In December, Karkloof Blue was Krimi der Woche in Die Welt. Here’s a translation of the review by Elmar Krekeler:
“Sometimes there are books you wish you had never read. Not because those books are so horrifying in themselves, but because the implications are horrifying. Such as if we take the content and apply it to what is currently happening in Syria; extrapolating outwards it will be a horrifyingly long time for the wounds to heal, for something new to rise from the ashes, for a new nation to be built on the ruins, on the hurts, on mountains of human bones and on lakes of spilled human blood.
Arguably the leading centre for producing this type of horrifying literature is South Africa. It’s all there; especially in the crime novels full of inconceivable hardness and precision, revealing the breathtaking brutality of violence from disruptions large and small still occurring day in, day out when the tectonic plates of this ruptured society rub up against the as yet largely unresolved past.
A society reeking of testosterone
Take Charlotte Otter – although we could equally have taken Roger Smith, Mike Nicol or half a dozen others instead – it’s a random selection, pretty much. Or then perhaps not. Charlotte Otter, you see, is the only woman who springs to mind right now. And based on our own personal observations – this will drive the sexual equality folks crazy – a woman has a broader view when it comes to male-dominated societies; societies reeking of testosterone, like South Africa.
Back to Charlotte Otter. She’s a South African journalist, IT expert and lives in Heidelberg. What we first encounter in her second crime novel are a waterfall washing away all clues, and yellowed winter grass which retains no clues or tracks. We are in the province of KwaZulu-Natal. Just around the corner from Howicks Fall lies Pietermaritzburg, pretty much the distilled essence of South Africa. The barometer that Charlotte Otter uses to gauge this averagely run-down, 200,000 soul dump goes by the name of Maggie Cloete and is an investigative journalist now chained to a desk masterfully turning out news stories.
A story as flighty as a rare blue butterfly
We’ll get to Maggie in a minute. First of all, however, our eyes are drawn to the flight of a flamboyant-looking little butterfly. Answering to the name orachrysops ariadne, but more commonly called the Karkloof Blue, it glides and judders its way through the air, zigzagging around, first over a carefully folded bundle of clothes that has been placed at the fractured edge of the waterfall… then over the naked corpse of Dave Bloom, lying smashed to pieces on the rocks below.
Not unlike the butterfly in flight, Maggie Cloete zigzags through her second case. Bloom was employed by Sentinel, a paper manufacturer turning the indigenous forests around Pietermaritzburg into endless pine monocultures to serve their own purposes. The last remnant of forest is slated for clearing, but this is the Karkloof Blue’s natural habitat. Environmentalists and tree conservationists have plans to stop this happening. Preventing the clearance is what Bloom wanted; it’s what the activists’ leader and self-styled guru wants; and it’s what Maggie’s brother Christo also wants.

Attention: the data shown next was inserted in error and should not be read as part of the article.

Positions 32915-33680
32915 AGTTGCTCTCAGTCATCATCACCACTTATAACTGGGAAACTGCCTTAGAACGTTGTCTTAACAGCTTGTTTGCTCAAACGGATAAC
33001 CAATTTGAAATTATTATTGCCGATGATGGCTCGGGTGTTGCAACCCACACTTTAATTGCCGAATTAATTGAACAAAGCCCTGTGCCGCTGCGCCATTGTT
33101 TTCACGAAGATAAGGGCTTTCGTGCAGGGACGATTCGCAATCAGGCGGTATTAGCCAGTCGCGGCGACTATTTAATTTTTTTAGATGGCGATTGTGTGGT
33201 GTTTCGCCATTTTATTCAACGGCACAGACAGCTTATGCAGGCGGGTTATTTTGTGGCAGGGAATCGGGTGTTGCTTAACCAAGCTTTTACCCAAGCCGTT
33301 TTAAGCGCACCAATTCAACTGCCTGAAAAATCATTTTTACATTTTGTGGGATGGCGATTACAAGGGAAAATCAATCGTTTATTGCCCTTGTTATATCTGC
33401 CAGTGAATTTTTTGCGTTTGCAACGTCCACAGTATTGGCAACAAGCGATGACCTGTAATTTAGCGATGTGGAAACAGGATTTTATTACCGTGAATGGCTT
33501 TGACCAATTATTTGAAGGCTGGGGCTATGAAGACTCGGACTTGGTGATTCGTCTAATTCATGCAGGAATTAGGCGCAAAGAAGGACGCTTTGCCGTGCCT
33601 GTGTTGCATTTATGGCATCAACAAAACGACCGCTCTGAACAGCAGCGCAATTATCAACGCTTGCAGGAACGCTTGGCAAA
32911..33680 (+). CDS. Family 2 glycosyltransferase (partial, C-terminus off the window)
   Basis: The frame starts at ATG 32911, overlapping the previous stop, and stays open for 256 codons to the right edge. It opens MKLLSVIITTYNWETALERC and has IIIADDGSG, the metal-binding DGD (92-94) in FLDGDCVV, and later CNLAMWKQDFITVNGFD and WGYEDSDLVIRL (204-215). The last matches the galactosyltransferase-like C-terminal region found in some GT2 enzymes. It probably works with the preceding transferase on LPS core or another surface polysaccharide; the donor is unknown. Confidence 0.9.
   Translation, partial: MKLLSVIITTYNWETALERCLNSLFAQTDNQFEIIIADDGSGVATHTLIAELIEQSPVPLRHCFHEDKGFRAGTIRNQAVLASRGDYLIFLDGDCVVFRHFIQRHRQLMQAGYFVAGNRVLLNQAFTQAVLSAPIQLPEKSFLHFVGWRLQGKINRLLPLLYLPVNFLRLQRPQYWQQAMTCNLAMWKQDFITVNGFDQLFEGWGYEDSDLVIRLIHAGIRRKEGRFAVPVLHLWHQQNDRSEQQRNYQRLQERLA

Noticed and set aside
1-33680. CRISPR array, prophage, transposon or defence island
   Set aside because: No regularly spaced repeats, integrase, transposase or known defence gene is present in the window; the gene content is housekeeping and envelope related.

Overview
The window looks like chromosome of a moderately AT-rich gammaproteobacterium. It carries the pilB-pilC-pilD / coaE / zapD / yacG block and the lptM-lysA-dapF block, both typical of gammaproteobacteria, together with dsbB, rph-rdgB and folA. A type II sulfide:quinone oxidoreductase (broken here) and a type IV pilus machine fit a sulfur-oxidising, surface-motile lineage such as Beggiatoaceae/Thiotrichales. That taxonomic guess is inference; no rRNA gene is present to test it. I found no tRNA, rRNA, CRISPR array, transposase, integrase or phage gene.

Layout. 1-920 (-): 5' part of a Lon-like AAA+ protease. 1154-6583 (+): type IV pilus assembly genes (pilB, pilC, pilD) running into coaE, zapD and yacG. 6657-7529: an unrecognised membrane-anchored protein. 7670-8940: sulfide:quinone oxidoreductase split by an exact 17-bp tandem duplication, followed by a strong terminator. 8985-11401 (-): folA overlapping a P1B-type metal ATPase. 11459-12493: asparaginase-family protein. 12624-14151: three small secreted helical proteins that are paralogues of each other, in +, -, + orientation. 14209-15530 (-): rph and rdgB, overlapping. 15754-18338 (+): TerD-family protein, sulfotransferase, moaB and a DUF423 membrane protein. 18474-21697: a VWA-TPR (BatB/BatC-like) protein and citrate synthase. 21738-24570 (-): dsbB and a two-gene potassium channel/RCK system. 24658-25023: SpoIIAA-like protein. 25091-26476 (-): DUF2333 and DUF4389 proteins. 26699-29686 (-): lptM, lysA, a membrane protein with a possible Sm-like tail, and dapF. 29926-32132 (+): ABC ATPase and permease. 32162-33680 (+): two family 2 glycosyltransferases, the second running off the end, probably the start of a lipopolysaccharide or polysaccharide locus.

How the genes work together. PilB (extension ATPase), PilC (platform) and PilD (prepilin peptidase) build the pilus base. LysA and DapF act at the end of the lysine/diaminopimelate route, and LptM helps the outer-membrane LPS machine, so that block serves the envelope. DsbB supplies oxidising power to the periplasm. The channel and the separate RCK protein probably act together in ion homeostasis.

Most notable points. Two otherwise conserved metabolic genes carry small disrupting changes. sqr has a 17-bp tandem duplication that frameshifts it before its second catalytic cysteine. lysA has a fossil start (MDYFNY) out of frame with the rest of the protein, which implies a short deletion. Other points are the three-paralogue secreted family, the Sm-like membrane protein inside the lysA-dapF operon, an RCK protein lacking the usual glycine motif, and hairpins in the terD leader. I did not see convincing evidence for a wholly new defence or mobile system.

With smooth horizontal, vertical and crosswise strokes dissecting the history of Pietermaritzburg, Charlotte Otter sheds light on the murders of young anti-apartheid activists left to an agonising death from Anthrax poisoning and then buried; on the trauma inflicted upon young men after refusing to commit hideous murders in the name of protecting the borders while in uniform; on the highly questionable deception strategy of large international corporations donning the guise of quasi capitalist environmentalists, all the while mercilessly destroying the last habitat of the Karkloof Blue.
This is known as greenwashing. People die, bodies come to light, conspiracies, sinister secret activities… all are covered up by the government. This is how it is in South Africa; as soon as your spade cuts the ground, corpses rise up from the apartheid regime.
Maggie zooms around on her motorcycle, becoming increasingly tired of constantly having to report on people’s inhumanity towards others.
The apartheid regime ended a good quarter of a century ago, but in South Africa nothing is ever really peaceful. You only need turn up the heat up one notch and the ‘melting pot’ encompassing all influential South Africans, united purely by concept alone, will explode. This is how it is on every level, in every family.
Now consider how long it will take Syria and the entire Middle East to get anywhere approaching the stage that South Africa is at today. Horrifying.”
With thanks to the fabulous Louisa Bird.
June 3, 2016 at 7:33 am
Excellent article. And a good point re Syria and other societies where conflict has torn them apart. I finished Karkloof Blue last night and I really enjoyed it. I disagree that we could easily have taken Roger Smith or Mike Nicol. Their jaundiced view often lacks the compassion and empathy that is present in Charlotte’s interpretation of our South African society. Despite Maggie’s cynicism, she also has threads of idealism. I loved the surprises in Karkloof Blue (the bones in the forest) and the descriptions of places that I know as they are today. Still don’t see why Solomon is out of the running (what a dish).
June 4, 2016 at 1:02 am
Congratulations on this recognition for your important and pertinent work.